‘‘If we've got a chance to import tax-free machines," said Ousman, "we would expand the business.’’
Unlike Crown, Ousman's company has insurance coverage for its employees. The company also provides security services.
The company uses ceramic cleaning machines and applies different chemicals for cleaning windows, doors, floors and furniture, charging a maximum of 100,000 Br for buildings and 10,000 Br for houses.
Having secured a certificate of excellence from the Addis Abeba Labour & Social Affairs Bureau, the company works with Oil Libya, Ethiopia Biotechnology Institute and the Ethiopian Maritime Institute.
Asma Cleaning Service, a company that was launched in 2015 by Asma Mohammed, a lady who was looking for a better income, is another company in the business.
Asma, 28, is a mother of one and holds a management degree from Debre Berhan University. However, she joined the cleaning business because of the low income she was making from her previous job.
Later, she founded her company with an initial capital of 10,000 Br and currently has 19 employees.
The company was providing cleaning services for buildings that had completed construction. Still, because of the unbalanced payments for the work, she was forced to turn their heads to cleaning commercial centres and offices, according to Kalid Mohammed, spouse of Asma and general manager of the company.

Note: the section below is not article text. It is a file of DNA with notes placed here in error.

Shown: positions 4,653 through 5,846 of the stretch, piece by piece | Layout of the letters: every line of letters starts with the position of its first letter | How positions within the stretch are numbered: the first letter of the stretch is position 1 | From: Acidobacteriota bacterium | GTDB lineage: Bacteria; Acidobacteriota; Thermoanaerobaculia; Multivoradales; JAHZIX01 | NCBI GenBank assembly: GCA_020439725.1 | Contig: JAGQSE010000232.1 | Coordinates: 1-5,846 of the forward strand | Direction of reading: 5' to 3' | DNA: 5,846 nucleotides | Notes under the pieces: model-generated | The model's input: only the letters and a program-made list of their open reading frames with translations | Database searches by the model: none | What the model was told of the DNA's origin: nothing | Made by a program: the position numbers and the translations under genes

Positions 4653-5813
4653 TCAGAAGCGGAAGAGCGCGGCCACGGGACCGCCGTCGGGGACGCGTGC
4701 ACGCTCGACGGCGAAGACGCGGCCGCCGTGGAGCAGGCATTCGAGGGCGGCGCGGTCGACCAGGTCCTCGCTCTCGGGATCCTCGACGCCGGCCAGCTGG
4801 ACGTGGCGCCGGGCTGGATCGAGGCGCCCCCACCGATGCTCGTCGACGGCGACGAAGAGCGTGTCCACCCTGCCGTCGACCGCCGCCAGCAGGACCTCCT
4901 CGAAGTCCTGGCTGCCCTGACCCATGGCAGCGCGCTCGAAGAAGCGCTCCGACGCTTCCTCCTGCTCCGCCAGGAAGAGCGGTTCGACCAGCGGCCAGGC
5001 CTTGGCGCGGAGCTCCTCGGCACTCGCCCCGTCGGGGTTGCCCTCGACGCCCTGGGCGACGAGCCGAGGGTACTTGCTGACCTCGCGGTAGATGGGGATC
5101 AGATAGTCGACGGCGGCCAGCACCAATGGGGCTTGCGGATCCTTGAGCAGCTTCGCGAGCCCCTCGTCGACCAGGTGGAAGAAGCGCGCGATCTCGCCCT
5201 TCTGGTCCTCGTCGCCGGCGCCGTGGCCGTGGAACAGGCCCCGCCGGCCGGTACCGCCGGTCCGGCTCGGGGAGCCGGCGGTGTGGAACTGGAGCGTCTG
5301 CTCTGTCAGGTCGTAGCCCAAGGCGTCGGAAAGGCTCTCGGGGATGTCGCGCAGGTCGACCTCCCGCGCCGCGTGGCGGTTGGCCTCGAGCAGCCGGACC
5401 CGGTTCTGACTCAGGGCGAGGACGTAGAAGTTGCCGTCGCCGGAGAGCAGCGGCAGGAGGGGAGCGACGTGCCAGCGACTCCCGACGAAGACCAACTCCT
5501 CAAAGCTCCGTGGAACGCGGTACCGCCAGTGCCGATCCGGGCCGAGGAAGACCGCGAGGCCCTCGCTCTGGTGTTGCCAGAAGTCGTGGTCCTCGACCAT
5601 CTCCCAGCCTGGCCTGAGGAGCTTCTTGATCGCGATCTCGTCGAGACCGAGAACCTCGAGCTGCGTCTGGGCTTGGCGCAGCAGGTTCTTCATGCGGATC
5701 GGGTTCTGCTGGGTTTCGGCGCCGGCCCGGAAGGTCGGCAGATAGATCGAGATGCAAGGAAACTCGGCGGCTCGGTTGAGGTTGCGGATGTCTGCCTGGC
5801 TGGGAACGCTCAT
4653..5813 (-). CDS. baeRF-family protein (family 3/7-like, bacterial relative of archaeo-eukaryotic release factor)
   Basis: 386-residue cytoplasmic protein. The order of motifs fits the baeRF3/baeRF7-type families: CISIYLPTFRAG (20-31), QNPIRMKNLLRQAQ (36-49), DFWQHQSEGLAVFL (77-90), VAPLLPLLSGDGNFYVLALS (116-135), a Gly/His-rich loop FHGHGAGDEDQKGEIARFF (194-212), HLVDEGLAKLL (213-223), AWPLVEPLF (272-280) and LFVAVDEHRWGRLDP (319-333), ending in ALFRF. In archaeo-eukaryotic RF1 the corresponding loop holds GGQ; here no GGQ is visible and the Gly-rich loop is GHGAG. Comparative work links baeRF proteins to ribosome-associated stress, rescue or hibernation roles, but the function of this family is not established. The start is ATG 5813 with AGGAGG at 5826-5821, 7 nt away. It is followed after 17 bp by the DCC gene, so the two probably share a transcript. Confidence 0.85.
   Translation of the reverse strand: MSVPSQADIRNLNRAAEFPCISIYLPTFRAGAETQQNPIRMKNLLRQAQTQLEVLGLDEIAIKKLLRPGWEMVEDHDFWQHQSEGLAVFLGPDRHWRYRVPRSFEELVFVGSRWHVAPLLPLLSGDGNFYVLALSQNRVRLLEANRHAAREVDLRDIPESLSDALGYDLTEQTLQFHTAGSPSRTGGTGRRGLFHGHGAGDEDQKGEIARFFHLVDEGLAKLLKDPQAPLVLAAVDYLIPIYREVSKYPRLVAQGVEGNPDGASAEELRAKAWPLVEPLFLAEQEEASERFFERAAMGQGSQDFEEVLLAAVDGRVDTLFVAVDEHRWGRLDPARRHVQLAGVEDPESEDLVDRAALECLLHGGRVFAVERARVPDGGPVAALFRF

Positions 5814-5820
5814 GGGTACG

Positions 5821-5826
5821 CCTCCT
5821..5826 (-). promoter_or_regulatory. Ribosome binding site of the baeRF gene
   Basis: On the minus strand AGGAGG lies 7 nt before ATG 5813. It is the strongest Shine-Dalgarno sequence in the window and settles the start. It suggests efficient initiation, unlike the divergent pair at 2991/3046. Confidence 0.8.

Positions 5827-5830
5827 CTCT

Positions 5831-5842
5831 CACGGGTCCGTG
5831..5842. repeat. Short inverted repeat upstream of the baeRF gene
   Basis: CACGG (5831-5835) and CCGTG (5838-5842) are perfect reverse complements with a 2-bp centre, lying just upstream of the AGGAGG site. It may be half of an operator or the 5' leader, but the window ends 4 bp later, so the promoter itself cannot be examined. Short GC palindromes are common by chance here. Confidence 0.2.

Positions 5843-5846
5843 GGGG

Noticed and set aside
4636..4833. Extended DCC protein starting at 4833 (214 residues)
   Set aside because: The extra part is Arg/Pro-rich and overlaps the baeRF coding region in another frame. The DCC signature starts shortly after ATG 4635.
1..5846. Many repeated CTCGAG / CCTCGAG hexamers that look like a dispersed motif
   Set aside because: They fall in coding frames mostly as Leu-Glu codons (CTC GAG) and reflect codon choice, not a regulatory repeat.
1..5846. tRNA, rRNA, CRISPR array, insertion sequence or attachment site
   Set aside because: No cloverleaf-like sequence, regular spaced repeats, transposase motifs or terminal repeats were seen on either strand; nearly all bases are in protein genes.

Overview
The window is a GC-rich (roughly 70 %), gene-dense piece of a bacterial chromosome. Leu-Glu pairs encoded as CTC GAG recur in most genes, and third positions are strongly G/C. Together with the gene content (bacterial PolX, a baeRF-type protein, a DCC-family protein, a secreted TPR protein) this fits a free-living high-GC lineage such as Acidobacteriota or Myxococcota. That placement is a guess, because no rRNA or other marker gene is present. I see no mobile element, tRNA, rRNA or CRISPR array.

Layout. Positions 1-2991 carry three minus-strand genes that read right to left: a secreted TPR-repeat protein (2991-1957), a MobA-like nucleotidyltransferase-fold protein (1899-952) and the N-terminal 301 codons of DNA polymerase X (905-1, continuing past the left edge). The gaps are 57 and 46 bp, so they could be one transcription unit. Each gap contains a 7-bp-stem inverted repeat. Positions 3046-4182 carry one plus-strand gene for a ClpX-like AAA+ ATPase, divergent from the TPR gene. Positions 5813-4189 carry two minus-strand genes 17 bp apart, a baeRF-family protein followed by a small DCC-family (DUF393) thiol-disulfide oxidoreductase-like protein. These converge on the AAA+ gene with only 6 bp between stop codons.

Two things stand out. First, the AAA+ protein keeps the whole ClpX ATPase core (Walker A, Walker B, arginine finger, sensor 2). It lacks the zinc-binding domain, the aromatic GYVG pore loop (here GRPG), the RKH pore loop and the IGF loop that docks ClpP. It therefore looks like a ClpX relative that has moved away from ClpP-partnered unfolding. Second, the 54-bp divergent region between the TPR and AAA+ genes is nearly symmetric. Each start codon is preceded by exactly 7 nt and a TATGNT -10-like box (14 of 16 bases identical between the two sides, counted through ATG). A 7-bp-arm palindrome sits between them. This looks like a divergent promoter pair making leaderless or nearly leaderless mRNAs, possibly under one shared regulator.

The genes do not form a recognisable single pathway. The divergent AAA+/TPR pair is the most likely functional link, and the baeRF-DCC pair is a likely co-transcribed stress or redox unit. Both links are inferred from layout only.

“Though we're benefiting customers in terms of saving money and time, landing a job is not as easy as putting filers up for advertisement,” he said.
Getie Andualem (PhD), a lecturer at Addis Abeba University’s College of Business & Economics, argues that these companies should give insurance coverage to their employees.
‘‘Employers should provide insurance coverage in case of accidents,” said Getie.
He also says that the government should work on outlining guidelines and standards for the cleaning service providers.
‘‘Otherwise, it will be difficult to ensure that they provide the services they advertise in a proper manner,” he said.
PUBLISHED ON Jan 05,2020 [ VOL 20 , NO 1028]